By Brian Feinzimer
By Charles Lam
By Joel Beers
By LP Hastings
By Dave Barton
By LP Hastings
By Joel Beers
Lowbrow art is like junk food. If the great art of antiquity is like rich, gourmet cuisine, a lot of modern art is like one of those joyless, new age-y, vegan diets—all spinach and sprouts and other stuff that keeps you regular and ambulatory, even as your muscles wither away and your bones turn to chalk. Lowbrow art—that is, the fun, self-consciously kitschy stuff you'll find in the pages of Robert Williams' Juxtapoz magazine—feels good going down, like a burger, fries and Coke, and is often packed with just as many empty calories. As Morgan Spurlock graphically demonstrated in Supersize Me, a diet of nothing but Double McHeartattacks will make you fat, sickly and stupid. But a life without junk food isn't worth living, and if you plan your menu with a little intelligence and discipline (in other words, instead of some Shag with fries, try Mark Ryden and a baked potato) and mix it up with some tofu now and then, you can lead a healthy, happy artful existence.
"The Strangest Life I've Ever Known," the new show at the J. Flynn Gallery, is a banquet of gooey, greasy treats, and you stagger out feeling bloated but happy. It's like sampling everything on the McDonald's menu, then stopping off at Wendy's to enjoy a chocolate Frosty. God bless America.
The exhibit's stated purpose is to showcase artists "tapping into people's fascination and ties to folktales, oddities, myths, legends and mysteries," which frankly could describe just about any lowbrow show ever. But most of the artists here do seem to have taken that tagline to heart; Rich Tuzon paints lush scenes of mythological characters, giving Bacchus, for instance, a particularly becoming Thai makeover. Matt Groller depicts a red-bearded giant out of Norse folklore who somehow seems to have found himself in an African village, and Groller has another winner featuring a masked nude woman on a unicorn. Odd? Legendary? Mysterious? Mission accomplished, Mr. Groller.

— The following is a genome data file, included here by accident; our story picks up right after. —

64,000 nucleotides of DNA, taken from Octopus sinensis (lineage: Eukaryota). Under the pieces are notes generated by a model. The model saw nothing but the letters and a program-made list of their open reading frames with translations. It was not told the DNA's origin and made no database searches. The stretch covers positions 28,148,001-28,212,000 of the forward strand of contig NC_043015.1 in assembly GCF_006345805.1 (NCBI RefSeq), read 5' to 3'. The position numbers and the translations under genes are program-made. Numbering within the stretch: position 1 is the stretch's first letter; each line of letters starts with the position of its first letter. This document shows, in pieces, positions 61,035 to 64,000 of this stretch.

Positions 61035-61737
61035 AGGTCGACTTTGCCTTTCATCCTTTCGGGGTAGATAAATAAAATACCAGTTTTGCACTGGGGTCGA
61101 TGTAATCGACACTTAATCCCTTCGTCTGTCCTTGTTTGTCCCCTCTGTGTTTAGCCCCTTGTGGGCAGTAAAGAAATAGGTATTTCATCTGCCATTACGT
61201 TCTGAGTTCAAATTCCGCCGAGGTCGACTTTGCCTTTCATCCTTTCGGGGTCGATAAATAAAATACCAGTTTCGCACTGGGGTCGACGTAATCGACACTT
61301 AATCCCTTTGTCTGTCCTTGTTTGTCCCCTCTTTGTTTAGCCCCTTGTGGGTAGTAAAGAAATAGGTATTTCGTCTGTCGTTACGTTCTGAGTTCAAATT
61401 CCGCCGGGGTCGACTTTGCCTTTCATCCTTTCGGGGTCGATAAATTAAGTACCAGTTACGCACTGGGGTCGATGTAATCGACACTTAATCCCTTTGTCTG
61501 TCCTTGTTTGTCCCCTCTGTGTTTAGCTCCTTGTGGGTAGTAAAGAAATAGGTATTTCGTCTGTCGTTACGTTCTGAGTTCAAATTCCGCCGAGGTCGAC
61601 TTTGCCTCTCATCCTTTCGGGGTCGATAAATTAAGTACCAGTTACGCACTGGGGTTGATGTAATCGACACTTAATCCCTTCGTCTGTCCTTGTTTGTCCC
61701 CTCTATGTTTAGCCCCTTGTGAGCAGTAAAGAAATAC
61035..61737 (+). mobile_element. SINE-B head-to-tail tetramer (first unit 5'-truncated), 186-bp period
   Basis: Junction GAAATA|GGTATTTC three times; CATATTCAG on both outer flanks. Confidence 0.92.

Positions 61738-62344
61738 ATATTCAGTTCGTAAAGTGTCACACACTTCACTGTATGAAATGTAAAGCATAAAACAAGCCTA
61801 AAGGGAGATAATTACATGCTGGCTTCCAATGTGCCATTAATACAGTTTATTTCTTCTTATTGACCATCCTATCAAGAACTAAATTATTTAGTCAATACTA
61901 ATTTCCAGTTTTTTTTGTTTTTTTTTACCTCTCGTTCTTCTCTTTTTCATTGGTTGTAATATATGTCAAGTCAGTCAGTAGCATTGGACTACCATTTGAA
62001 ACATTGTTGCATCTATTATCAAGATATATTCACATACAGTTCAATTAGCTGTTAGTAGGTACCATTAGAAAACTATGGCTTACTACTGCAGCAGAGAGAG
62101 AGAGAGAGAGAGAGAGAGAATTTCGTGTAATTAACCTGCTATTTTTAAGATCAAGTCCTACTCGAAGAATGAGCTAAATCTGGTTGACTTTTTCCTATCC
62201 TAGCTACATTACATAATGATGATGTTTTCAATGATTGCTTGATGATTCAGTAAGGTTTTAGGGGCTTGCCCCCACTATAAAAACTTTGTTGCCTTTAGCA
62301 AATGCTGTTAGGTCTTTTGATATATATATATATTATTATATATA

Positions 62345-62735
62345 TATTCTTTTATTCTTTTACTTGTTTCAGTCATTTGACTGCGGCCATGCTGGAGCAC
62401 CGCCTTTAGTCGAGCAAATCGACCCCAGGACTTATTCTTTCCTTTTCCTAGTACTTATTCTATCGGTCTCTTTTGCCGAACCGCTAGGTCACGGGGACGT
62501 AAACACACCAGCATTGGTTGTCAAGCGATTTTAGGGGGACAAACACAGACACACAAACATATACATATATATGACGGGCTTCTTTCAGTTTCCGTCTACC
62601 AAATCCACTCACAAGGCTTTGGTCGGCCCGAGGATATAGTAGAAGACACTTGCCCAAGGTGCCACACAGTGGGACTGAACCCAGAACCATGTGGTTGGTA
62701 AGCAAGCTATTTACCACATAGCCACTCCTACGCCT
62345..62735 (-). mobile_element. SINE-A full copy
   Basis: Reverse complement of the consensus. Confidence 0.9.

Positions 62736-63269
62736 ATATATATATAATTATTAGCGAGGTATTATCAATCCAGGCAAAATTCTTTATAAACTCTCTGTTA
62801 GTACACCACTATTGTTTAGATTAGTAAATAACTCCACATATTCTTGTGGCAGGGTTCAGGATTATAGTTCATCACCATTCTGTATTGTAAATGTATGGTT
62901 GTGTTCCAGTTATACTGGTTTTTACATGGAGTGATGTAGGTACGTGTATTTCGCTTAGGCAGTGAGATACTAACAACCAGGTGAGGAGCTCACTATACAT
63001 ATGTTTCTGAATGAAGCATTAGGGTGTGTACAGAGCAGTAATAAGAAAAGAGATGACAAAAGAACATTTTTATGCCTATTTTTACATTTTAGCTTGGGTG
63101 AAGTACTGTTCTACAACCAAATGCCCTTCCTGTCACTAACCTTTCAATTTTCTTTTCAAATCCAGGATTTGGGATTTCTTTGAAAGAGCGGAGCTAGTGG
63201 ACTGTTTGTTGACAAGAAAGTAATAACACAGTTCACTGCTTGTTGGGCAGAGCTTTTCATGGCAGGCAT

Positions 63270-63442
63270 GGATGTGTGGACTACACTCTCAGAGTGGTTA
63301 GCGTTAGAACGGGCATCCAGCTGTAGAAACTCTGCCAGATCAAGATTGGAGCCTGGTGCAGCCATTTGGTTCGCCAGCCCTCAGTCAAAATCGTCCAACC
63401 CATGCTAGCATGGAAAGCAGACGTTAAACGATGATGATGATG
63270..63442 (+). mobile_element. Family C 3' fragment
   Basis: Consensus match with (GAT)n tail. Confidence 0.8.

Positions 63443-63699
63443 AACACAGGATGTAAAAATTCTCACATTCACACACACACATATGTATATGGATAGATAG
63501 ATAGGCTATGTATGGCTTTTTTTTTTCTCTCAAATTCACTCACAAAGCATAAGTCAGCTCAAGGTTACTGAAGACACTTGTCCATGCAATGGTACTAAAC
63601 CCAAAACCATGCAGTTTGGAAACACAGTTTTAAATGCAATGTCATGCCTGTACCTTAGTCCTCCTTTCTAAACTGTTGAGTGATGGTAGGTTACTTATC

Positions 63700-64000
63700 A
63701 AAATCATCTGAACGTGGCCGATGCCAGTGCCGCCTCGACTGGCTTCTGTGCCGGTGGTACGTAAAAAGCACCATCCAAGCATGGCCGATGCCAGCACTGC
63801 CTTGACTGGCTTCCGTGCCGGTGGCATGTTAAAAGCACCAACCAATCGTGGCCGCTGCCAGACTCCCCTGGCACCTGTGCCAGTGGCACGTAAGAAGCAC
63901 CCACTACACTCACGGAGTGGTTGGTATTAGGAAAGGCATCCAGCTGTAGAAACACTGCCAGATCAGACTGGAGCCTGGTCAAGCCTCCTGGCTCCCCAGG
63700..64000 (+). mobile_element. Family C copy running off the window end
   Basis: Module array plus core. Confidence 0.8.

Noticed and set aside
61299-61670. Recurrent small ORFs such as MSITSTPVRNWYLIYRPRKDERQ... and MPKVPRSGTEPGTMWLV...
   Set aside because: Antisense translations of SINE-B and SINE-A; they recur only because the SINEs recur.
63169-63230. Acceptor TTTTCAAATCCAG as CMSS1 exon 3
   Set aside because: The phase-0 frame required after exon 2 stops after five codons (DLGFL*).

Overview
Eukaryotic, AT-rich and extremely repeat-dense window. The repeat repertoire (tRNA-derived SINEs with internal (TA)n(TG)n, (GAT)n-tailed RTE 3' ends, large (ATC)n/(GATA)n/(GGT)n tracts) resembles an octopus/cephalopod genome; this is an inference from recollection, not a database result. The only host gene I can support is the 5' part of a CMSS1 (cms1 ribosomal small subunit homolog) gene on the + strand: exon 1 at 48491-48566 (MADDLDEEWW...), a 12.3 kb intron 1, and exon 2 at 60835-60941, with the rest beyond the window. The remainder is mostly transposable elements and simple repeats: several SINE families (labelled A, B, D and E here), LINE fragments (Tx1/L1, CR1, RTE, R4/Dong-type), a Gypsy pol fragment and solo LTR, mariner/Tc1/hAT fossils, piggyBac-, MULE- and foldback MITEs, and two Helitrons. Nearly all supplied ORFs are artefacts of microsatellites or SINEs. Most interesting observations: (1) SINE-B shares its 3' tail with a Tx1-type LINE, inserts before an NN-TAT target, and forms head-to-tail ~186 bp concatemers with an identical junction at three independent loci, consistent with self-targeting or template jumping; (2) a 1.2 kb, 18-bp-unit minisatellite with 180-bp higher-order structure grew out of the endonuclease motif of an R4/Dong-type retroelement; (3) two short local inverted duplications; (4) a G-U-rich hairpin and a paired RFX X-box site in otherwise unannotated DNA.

While much of today's fine art is created by people who spent years in art school without learning how to draw worth a damn, many lowbrowers were (or still are) professional animators or graphic designers and often have dazzling technical skills. By day, John Quinn III is an artist working in Disney's consumer-products division, while by night, he saves his soul from the everlasting fires of hell by going home and drawing some of the cutest little naked fat ladies you ever did see. With their rather magnificent cottage-cheese thighs and kewpie-doll pouts, these zaftig honeys could make a chubby-chaser out of anybody. My favorite piece on display here depicts a Fall of Man like no other, with Adam and Eve rendered as two squat, deliriously horny creatures caught mid-smooch as an oily serpent writhes beneath them enjoying the show. Eve's trunk is packed to the point of absurdity with junk, while Adam sports an insistent and hilarious little hard-on. One can't help but feel a sense of gratitude to these two for giving in to temptation, biting that apple, and freeing us from an eternity of hanging around in some boring old garden and not screwing each other silly.
A lot of the artists in this show grab hold of a prop like a fetish object and work it into almost all of their work. Jeff McMillan is an artist of consummate skill—a lot of his paintings look like slick magazine illustrations hopped up on some seriously evil drugs—who has of late developed a thing for fezzes. He also likes blue-skinned, white-furred, horned gorillas, and in Passage of Mystic Rights, he daringly combines the blue gorillas and the fezzes. (Although in hindsight, this collision seems strangely inevitable.) Thomas Lee Bakofsky's portfolio is packed with so many matches, cigarettes and flames, you almost wonder if this guy got caught in a forest fire when he was little, while Thomas Broersma takes the stuff of tinfoil-hat lunacy and makes beauty out of it. In the face of all this, relatively straightforward oddballs such as Seth Drunner (comic-book-y warriors shooting arrows and rayguns) and Sue Blanchard (old-timey sideshow banners) pale in comparison. But if sideshow freaks and guys with rayguns are as routine as it gets, you're doing just fine.
"The Strangest Life I've Ever Known" at the J. Flynn Gallery, 2950-A Randolph Ave., Costa Mesa, (714) 708-3504; www.jflynngallery.com. Call for hours. Through Sat.